What Are The Next Steps After Economic Withdrawal? A Discussion on Removing Publicly-Funded Racist Art

In Art History, Art Collecting

Martin Luther King Jr. discussed "economic withdrawal" in his last speech before his death in Memphis, Tennessee. King advocated for the collective action of consumers to stop shopping at stores and selecting brands that worked against consumers' own beliefs or community.

Today, we are seeing a new wave of community advocates, business leaders, and consumers who do not ask for change, but who purchase change. More than fifty years after Martin Luther King Jr's death, Americans have finally awoken to King's call to end tacit approval of racism in public art displays.

One such example is Van Turner, an attorney from Memphis, Tennessee. In 2018, Turner worked to form Memphis Greenspace, a non-profit that recently purchased to remove local confederate statues. Turner spoke to me about the importance of Dr. King's call for economic justice through empowering all consumers. He mentioned that our ability as consumers to advocate through our capital is "actualizing Dr. King's dream."

Memphis Greenspace was able to purchase several Confederate Statues for $1000 each. In return, they have been offered several requests from private buyers to purchase the confederate statues for millions of dollars.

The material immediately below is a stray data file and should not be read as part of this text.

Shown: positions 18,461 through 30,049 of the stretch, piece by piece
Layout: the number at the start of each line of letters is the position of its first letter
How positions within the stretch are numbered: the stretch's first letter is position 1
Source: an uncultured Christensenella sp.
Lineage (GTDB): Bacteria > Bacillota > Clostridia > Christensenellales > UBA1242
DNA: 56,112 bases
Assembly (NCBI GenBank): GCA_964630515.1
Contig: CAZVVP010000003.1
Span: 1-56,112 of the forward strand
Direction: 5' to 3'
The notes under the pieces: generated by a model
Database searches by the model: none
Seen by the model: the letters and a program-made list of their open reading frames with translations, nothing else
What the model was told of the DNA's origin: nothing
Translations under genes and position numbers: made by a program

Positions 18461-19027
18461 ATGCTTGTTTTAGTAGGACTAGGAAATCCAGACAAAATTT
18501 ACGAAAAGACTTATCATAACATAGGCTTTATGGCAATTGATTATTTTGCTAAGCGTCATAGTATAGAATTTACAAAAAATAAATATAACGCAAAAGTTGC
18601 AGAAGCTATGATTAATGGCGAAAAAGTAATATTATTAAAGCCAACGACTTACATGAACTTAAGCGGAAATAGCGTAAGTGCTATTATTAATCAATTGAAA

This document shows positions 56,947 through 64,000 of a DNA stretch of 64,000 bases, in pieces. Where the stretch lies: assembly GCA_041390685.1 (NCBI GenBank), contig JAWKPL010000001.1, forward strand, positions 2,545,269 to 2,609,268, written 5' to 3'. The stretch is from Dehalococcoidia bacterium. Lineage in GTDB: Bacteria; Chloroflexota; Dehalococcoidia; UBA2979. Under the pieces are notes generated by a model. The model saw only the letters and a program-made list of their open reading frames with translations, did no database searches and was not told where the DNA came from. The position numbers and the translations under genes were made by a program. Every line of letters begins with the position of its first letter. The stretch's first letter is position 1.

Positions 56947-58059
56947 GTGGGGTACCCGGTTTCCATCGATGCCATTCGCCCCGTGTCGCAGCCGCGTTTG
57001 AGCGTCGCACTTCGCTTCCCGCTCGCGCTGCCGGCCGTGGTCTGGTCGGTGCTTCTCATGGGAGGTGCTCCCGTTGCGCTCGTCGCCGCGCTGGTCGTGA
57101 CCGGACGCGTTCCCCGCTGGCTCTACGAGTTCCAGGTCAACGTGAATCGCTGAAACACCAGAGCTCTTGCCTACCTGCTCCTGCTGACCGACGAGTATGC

The non-profit has already raised a quarter of a million dollars to continue on their pursuit to place confederate statues in the proper context. Turner has said that he'd like to see these statues in museums or to be returned to the families of past confederate leaders. His support, in large part, came from the press and social influencers who dedicated their voices to help Memphis Greenspace.

His project to right, "an affront to me, to my foreparents, and to all black people in this city," has also led to a raised profile for his firm. He took his skills and his private capital to correct a society ailment.

This example of capital working to solve community-based issues is exactly the revolutionary call that Martin Luther King, Jr asked for during his last speech in Memphis. However, they've gone further than the 1960's call to strike or boycott. The time for yelling about change is over, but the time for enacting change by your purchasing power is now in place.

My plea to consumers is to consider how you can personally withdrawal your support from companies that you consider unethical or detrimental to your local community. It's essential that each us question, how you can consider influencing your community with small sums and your expertise. I hope you plan to join a movement of people whose source of revenue is from positive contributions to society rather than through tacit approval of racist ideas.